MG42 machine guns had an optimum operating crew of six: one officer, one non-commissioned officer, one gunner, and three ammunition carriers/loaders. For defense, the first two usually carried pistols, while the latter three were armed with rifles. As the war became more demanding on bodies, MG42 machine guns were often manned by as few as three. Ideally, multiple crews were deployed at once so that each machine gun position was covered by another, thus cover one another especially during the time that one of the machine guns needed reloading.

At the end of the war, 408,323 MG42 machine guns were built; 17,915 were built in 1942, 116,725 in 1943, 211,806 in 1944, and 61,877 in 1945. Many of them remained in service until today, most notably in the Serbian Army. The design has heavy influence on other modern machine gun designs as well.


Robert Stirling, Special Forces Sniper Skills


Last Major Revision: Jan 2008

MG 42 Machine Gun Interactive Map


German soldier posing with a vehicle-mounted MG42 machine gun, Southern France, 1942Troops of the German German paratrooper with MG42 machine gun, Rome, Italy, Sep 1943German airborne troops at Gran Sasso, Italy, 12 Sep 1943
See all 28 photographs of MG 42 Machine Gun

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Visitor Submitted Comments

1. Commenter identity confirmed Bill says:
15 Feb 2009 03:27:17 PM

the mg42 was a real brass eater. the rate of fire was 1200 rpm! so many rounds being fired at one time. you could not hear individual shots. how the german's managed to supply armies in the field is amazing lots, and lots of ammo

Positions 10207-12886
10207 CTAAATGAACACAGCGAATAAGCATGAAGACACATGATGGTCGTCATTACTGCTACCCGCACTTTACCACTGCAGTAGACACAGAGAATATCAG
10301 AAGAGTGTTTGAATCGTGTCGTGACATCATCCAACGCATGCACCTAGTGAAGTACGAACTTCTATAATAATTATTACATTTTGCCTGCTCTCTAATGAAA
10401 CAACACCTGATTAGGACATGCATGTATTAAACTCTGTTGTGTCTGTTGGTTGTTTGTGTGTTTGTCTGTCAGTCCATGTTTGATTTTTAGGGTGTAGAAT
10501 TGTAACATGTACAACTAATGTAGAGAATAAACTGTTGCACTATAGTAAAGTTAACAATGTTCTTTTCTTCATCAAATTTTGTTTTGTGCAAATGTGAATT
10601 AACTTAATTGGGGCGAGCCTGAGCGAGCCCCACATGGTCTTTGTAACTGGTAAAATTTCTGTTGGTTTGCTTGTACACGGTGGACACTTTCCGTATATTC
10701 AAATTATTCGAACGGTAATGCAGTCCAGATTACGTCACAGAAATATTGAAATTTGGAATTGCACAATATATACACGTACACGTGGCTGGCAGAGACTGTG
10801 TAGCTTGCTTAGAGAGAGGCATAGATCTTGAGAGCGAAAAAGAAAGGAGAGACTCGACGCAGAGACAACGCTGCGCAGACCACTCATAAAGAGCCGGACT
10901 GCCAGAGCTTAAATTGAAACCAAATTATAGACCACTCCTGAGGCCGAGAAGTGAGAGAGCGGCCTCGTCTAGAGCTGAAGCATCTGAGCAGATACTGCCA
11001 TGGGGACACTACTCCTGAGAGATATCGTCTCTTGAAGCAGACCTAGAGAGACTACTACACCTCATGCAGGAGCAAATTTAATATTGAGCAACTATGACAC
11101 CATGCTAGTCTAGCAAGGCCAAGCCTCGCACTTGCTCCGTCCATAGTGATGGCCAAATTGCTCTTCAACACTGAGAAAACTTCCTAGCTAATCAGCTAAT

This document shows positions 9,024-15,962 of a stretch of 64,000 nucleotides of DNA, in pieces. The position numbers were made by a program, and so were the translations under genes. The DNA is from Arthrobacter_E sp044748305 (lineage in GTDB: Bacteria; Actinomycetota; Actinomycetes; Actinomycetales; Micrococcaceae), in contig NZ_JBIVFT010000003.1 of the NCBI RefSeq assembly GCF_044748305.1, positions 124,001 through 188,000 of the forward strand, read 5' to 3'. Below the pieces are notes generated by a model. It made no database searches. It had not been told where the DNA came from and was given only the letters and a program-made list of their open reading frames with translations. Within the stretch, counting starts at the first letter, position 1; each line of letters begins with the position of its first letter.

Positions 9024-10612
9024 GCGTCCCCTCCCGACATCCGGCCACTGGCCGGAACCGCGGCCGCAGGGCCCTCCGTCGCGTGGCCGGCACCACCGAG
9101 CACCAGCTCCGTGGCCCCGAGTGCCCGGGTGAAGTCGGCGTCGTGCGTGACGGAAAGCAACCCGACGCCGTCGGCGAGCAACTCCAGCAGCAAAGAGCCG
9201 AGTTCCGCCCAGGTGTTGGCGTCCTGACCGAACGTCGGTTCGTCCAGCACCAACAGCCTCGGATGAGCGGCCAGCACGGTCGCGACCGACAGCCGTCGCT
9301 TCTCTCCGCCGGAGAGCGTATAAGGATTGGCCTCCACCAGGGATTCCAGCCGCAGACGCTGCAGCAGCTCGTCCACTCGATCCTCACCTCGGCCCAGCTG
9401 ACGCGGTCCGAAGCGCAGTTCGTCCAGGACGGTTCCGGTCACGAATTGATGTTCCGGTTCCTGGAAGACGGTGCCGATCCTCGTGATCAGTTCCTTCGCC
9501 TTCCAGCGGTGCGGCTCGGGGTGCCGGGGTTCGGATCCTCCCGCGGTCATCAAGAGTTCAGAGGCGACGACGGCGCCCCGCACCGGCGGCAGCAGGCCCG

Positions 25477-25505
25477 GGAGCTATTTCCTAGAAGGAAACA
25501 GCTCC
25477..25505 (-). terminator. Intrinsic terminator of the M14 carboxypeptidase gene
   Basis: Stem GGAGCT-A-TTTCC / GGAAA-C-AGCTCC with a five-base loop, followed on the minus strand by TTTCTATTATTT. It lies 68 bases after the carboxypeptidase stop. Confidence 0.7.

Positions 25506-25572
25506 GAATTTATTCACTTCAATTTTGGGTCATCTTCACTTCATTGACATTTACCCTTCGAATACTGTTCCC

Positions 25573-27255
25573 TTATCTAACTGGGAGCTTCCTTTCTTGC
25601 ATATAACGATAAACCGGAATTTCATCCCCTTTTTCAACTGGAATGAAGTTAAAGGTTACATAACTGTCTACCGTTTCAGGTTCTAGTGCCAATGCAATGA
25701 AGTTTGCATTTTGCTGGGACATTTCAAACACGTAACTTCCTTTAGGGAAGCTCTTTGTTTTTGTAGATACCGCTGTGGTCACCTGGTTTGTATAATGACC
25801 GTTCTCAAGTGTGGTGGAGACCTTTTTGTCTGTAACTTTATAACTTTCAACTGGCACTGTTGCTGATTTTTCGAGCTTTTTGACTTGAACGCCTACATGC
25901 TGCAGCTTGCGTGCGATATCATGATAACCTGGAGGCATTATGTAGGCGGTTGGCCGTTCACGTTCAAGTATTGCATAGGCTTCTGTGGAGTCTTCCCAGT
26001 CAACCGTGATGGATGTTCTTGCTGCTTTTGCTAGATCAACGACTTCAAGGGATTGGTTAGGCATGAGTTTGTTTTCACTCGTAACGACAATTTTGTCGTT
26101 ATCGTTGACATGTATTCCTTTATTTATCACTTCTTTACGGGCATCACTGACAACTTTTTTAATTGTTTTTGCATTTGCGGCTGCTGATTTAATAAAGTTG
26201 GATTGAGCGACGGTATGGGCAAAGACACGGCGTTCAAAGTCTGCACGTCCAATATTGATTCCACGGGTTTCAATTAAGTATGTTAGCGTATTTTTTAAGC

2. Anonymous says:
30 Sep 2009 04:17:52 PM

the mg42 must have bin the allis biggest fear it sounds like some one ripping a towel it was a murderous wepon
3. johnathan says:
19 Nov 2009 06:06:50 AM

the mg 42 was used in ww2
4. Anonymous says:
6 May 2010 07:24:22 AM

i saw two of my best friends get mowed down by this tremeeendous gun
5. Roby says:
6 Nov 2013 12:17:40 PM

MG 42/59 model is in the Italian army still
6. Anonymous41 says:
13 Jun 2016 12:13:07 PM

The rate of fire of the MG42 could actually go up to 2,000 rounds/min. 1200 rounds/min was the MINIMUM. But depending on the pins and bolts used, the most common rates of fire were between 1200-1600 rounds/min
7. Anonymous says:
4 Jan 2017 07:06:54 AM

this gun is still used today by iraq soldgers
8. Anonymous says:
24 Mar 2017 03:52:46 PM

Hi there.
I am examining the functions of the MG42.
I inserted the bolt from the rear. The cocking lever was not inserted at the time. The bolt moved all the way forward and locked with the barrel.
I inserted the cocking lever, mainspring and buttstock and attempted to loosen the bolt to no avail.
Is there a trick to releasing the bolt?
Thanks in advance.

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MG 42 Machine Gun Photo Gallery
German soldier posing with a vehicle-mounted MG42 machine gun, Southern France, 1942
See all 28 photographs of MG 42 Machine Gun